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Spread the roots out evenly in the hole. Surround the roots with dirt. Make sure that there are no air pockets. The roots will dry out if air pockets are present. Make sure that the roots are entirely covered. The stem should be above ground level. Pack the soil up to one inch of the stem, since the soil will compact and sink when you water the plant. The loose soil should be packed firmly around the roots.


Ensure that you water your young tulip trees in dry spells, especially in the summer months.

The branches droop when the tree does not get  enough water or when it is over watered. So we have to take extra care. The tree should not suffer from lack of water, nor should they be over watered.

Flowering and Maturing

The flowering season of tulip trees in southern USA starts in April. The tulip trees in northern limits, start flowering in June. The pale green or yellow flowers have orange bands on the sepals. These flowers yield nectar in large quantities. Even the leaves have tulip shape and can grow up to eight inches in length.

You can find the trees in full bloom, during spring, in the south east and eastern parts of the of the United States. It is indeed a sight to behold! The yellowish green, orange-capped flowers are fragrant. The diameter of the flowers is around 2 to 3 inches. Naturally, the plants attract birds and pollinating insects.


Taking care of the tulip tree is not a difficult task. Just be on the look out for pests and diseases. The young trees should be staked early and trained to a  straight leader. Shape the tulip tree to have a centralized leader. Not much pruning is necessary. Pruning, if any, should be done in winter.

Tulip trees respond to fertilizers, well. Slow release fertilizer tablets are ideal to use in the first growing season. You need to use strong fertilizers after your trees get established. It is advisable to use 10-10-10 or 20-20-20 Miracle grow fertilizers. Fertilize the tulip tree twice a month before the tree comes out of dormancy, and once during the summer. You should stop fertilizing before the tree becomes dormant again.

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Keep weeds and grass at a distance from the tree. They will compete for nutrients with your tree. In the initial stages, you can pull the weeds out manually. Later, you can opt for  mulch or growing mats. Don’t spray pesticides on young trees. Make sure that chemical drift is not blown on the trees by the wind.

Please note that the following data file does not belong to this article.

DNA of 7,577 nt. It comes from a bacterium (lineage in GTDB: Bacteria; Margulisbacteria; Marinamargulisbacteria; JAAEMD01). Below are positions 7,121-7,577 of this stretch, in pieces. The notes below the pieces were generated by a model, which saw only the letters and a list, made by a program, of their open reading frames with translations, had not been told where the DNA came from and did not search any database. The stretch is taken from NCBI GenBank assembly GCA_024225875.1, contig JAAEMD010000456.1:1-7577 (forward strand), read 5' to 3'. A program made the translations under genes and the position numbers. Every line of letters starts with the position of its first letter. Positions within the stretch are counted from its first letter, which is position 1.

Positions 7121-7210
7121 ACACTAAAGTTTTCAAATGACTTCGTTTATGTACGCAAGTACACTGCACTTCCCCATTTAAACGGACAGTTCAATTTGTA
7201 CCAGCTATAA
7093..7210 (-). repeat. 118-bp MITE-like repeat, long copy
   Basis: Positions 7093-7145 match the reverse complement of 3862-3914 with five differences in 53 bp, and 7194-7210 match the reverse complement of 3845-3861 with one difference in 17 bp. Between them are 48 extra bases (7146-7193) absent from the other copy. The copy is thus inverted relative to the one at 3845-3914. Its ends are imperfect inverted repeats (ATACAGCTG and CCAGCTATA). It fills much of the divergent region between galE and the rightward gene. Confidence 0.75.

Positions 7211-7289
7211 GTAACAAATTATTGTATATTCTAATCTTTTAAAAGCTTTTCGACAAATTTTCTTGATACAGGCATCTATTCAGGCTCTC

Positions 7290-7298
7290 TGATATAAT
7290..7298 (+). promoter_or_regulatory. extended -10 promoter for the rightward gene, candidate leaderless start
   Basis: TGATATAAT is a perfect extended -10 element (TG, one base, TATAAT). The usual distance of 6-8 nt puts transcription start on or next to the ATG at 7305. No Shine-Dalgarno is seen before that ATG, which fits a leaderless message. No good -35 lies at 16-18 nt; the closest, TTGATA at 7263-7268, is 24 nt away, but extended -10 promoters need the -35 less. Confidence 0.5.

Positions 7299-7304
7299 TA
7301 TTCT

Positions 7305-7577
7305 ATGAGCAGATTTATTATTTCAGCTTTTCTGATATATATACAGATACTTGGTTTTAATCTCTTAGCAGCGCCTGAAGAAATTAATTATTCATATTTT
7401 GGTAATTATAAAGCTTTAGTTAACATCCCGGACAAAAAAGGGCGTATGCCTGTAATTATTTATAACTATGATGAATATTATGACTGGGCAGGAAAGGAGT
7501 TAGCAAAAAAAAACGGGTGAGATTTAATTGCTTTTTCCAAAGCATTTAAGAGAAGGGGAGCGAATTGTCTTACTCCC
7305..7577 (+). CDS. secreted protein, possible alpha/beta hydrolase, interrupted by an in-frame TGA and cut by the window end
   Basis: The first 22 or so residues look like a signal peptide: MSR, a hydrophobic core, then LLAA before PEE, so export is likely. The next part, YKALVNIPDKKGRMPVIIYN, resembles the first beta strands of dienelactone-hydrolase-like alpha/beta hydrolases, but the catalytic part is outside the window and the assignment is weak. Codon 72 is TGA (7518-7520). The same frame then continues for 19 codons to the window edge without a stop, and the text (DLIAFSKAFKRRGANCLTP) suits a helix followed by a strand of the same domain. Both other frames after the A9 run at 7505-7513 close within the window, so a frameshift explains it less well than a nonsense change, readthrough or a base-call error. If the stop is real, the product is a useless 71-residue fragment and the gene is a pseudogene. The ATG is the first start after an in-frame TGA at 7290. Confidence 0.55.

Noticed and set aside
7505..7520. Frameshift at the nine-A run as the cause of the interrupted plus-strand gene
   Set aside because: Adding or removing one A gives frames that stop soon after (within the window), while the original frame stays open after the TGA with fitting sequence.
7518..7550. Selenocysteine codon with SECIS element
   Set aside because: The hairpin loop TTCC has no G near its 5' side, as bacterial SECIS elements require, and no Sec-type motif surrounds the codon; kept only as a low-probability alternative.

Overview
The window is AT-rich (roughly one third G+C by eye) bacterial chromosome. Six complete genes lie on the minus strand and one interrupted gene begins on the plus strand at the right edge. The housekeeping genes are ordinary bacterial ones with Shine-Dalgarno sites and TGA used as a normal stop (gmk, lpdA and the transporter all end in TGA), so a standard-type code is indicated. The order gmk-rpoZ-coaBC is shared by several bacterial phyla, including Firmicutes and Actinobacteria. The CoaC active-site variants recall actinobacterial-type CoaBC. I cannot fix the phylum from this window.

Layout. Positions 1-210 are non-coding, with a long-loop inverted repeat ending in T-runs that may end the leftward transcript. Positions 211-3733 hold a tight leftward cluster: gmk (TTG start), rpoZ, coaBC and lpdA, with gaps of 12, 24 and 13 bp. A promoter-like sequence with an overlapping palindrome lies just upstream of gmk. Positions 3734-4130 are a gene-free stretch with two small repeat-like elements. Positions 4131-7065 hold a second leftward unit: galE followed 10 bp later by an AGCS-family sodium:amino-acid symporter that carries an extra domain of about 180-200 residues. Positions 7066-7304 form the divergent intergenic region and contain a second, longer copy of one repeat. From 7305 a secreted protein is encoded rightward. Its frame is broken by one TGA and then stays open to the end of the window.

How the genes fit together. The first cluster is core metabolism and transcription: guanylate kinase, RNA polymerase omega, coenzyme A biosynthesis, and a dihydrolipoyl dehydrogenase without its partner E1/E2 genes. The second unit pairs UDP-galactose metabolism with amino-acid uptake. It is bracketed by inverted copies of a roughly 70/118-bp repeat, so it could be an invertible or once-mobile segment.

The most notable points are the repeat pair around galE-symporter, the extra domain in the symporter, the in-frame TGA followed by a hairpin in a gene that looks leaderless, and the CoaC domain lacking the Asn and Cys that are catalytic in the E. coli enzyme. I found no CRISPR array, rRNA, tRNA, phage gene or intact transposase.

Pest and Pesticides

The tree is susceptible to canker diseases and attacks by poplar weevils. You can tackle weevils with horticultural oil. Use appropriate fungicide for the canker. Aphids and scale can also pose problems for the tree. The other diseases likely to affect the Tulip tree are, powdery mildew, leaf spots and  (Verticillium) wilt. The leaves may turn yellow and fall off in hot weather.

To keep the tree healthy, prune out the branches that are infected. Leaf spots are rarely serious enough to warrant chemical controls Just rake up and destroy the infected leaves. Mildew is not usually harmful. They just create a powdery coating on the tree’ leaves.


Tulip Tree

Photo by: Jean-Pol GRANDMONT

There are a lot of Tulip tree varieties to choose from. Amold varieties possess narrow column-like crowns. These trees flower early. Ardis is a shorter variety. The tree has shallow,  lobed leaves. Fastigatum is similar to the Amold variety. Aureomarginatum  has a variegated form with the leaves pale edged. They are called ‘Flashlight’ or ‘Majestic Beauty. The Integrifolium has leaves in which the lower lobes are absent. Florida Strain, on the other hand, grows fast and flower fast. They have blunt- lobed leaves. Leucanthum have flowers that are white or almost white. JFS-OZ, also known as ‘Emerald City’ has compact oval forms with dark and glossy leaves. ‘Little Volunteers” are as small as “Arids”, with more deeply lobed leaves. The ‘Roothan’ variety has blue-lobed leaves and the “Mediopictum” are a variegated form of the tree with yellow spots in the center of the leaves.

Uses of Tulip Tree Wood

Due to scarcity of softwoods, hardwoods like tulips are now increasingly used in the manufacture of furniture.

Tulip wood is also finding its way into the home construction industry, especially for bathroom and kitchen cabinets, while low grade wood of the tulip tree is used to make crates, shipping boxes, pallets, novelty products and toys.